Dance Review: If the Shoe Fits — Boston Ballet’s “Cinderella”

Boston Ballet is showcasing a number of its ballerinas in the title role of Cinderella.

Cinderella, presented by Boston Ballet. Choreography by Sir Frederick Ashton. Directed and supervised by Wendy Ellis Somes with rehearsal director Malin Thoors, music by Sergei Prokofiev, sets and costumes by David Walker, lighting by John Cuff, conducted by Jonathan McPhee. At the Opera House through March 23.

By Debra Cash

When Frederick Ashton — he hadn’t yet been knighted — created his first full-length ballet for Sadler’s Wells (later to be known as Britain’s Royal Ballet) in 1948, he chose the fairy tale of Cinderella. He cast himself as the more insecure of the heroine’s two Stepsisters and slipped in some autobiographical jokes, like the way he occasionally lost track of what he was doing in mid-rehearsal. Originally paired with the great dancing mime Robert Helpmann and later with company choreographer and director Kenneth MacMillan, this tour de force reformed the crass, tweety caricatures of English Music Hall drag with keenly-observed sweetness. When it’s done right, Ashton’s Stepsisters are never really mean: they’re merely thoughtless ninnies aspiring to pleasure. Cinderella may be the ballet’s heroine, but the two Stepsisters are its leading ladies.

For opening night of Boston Ballet’s Cinderella, The Stepsisters were danced by corps de ballet dancer Boyko Dossev and veteran BB principal Yury Yanowsky. The gap in their years of stage experience showed. Facebook’s COO Sheryl Sandberg may be leading a charge to retire the adjective “bossy” these days, but Yanowsky’s Stepsister is a delicious exemplification of the word, a fairy tale Joan Rivers few generations and a few notches removed from Barry Humphrey’s Dame Edna Everage. Dossev, hiding under his big sister’s skirts, telegraphs the role’s prissy shyness instead of embodying it. Maybe over the course of the production he’ll learn that this girl just wants to have fun.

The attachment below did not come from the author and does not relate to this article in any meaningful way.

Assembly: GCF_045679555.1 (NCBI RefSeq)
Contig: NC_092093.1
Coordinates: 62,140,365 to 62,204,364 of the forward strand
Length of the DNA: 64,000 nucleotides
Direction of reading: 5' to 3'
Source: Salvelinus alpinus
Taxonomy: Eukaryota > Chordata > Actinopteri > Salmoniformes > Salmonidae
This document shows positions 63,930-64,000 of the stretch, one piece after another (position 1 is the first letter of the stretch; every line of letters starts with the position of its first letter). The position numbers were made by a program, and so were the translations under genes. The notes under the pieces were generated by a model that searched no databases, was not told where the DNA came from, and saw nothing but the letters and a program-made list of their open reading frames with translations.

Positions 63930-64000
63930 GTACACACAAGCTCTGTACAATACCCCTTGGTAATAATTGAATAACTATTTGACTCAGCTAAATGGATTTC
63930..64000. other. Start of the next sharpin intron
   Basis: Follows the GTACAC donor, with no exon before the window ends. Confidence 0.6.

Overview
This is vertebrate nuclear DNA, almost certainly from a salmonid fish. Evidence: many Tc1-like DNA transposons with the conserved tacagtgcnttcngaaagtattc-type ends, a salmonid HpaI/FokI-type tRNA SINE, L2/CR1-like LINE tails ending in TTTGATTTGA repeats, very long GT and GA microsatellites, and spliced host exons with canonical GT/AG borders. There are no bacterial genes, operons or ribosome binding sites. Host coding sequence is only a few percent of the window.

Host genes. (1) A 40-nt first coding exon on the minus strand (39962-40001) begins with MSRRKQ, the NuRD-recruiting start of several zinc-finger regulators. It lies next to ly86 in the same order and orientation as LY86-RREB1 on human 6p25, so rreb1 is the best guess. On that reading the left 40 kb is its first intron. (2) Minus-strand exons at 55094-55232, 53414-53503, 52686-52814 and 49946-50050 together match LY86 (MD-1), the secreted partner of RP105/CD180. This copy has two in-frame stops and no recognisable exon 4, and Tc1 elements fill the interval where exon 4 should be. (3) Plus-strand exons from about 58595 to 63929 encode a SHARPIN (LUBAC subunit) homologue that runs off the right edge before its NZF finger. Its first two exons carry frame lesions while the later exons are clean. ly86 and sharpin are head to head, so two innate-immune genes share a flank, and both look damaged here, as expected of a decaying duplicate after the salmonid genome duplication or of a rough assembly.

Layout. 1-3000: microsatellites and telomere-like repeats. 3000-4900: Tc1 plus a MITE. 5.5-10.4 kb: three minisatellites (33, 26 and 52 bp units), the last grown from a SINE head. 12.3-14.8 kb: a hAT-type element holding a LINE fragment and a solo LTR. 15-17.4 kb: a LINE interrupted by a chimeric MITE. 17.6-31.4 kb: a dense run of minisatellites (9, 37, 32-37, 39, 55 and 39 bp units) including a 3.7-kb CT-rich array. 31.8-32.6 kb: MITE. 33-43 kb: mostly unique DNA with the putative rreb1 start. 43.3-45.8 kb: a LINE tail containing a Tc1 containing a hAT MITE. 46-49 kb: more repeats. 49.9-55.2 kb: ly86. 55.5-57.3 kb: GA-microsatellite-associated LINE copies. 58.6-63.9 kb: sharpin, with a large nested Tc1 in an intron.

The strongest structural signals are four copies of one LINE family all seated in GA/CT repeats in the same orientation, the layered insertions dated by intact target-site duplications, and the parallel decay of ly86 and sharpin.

As Ashton’s choreography tells the tale, Cinderella is the most British of story ballets in the manner virtue triumphs by discovering its properly designated place. Boston Ballet is showcasing a number of its ballerinas in the title role. Opening night, it was easy to believe that Misa Kuranaga was a young girl still grieving the loss of the mother memorialized in the portrait she sets up on the fireplace mantle: she is so petite that when she lays her head against the shoulder of Roddy Doble, playing Cinderella’s spineless father, she could be all of 12. Kuranaga’s dancing is always distinguished by lovely, precise footwork and nothing says “glass slipper” more convincingly than her entry into the ballroom in a froth of green tulle as she tip-toes carefully down the stairs. In the ball scene, she and her ardent Prince (Jeffrey Cirio, the picture of purity in a blazing white costume) are as matched as pair of Meissen porcelain figurines.

As Cinderella’s Fairy Godmother, Petra Conti was a bit tentative in her solos, (a problem that Kathleen Breen Combs, who is dancing both Cinderella and the Fairy Godmother during this run is unlikely to have) but provided some lovely moments in a series of flowing arabesques at the end of Act 1. Of the seasons who whisk Cinderella off into a ball governed by the passage of time, Anais Chalendard seemed to dress herself in a shawl of air in the leisurely Fairy Summer variation, and Dusty Button‘s Fairy Winter crackled with a cold snap’s worth of suspended animation, her arms ultimately loosening into a brief thaw. When the entire court kneels, it’s like the blooming of some idealized English garden. And at the end of this brutal Boston winter, what could be more welcome?

Debra Cash has reported, taught and lectured on dance, performing arts, design and cultural policy for print, broadcast and internet media. She regularly presents pre-concert talks, writes program notes and moderates events sponsored by World Music/CRASHarts and cultural venues throughout New England. A former Boston Globe and WBUR dance critic, she is a two-time winner of the Creative Arts Award for poetry from the Hadassah-Brandeis Institute and will return to the 2014 Bates Dance Festival as Scholar in Residence.

c 2014 Debra Cash

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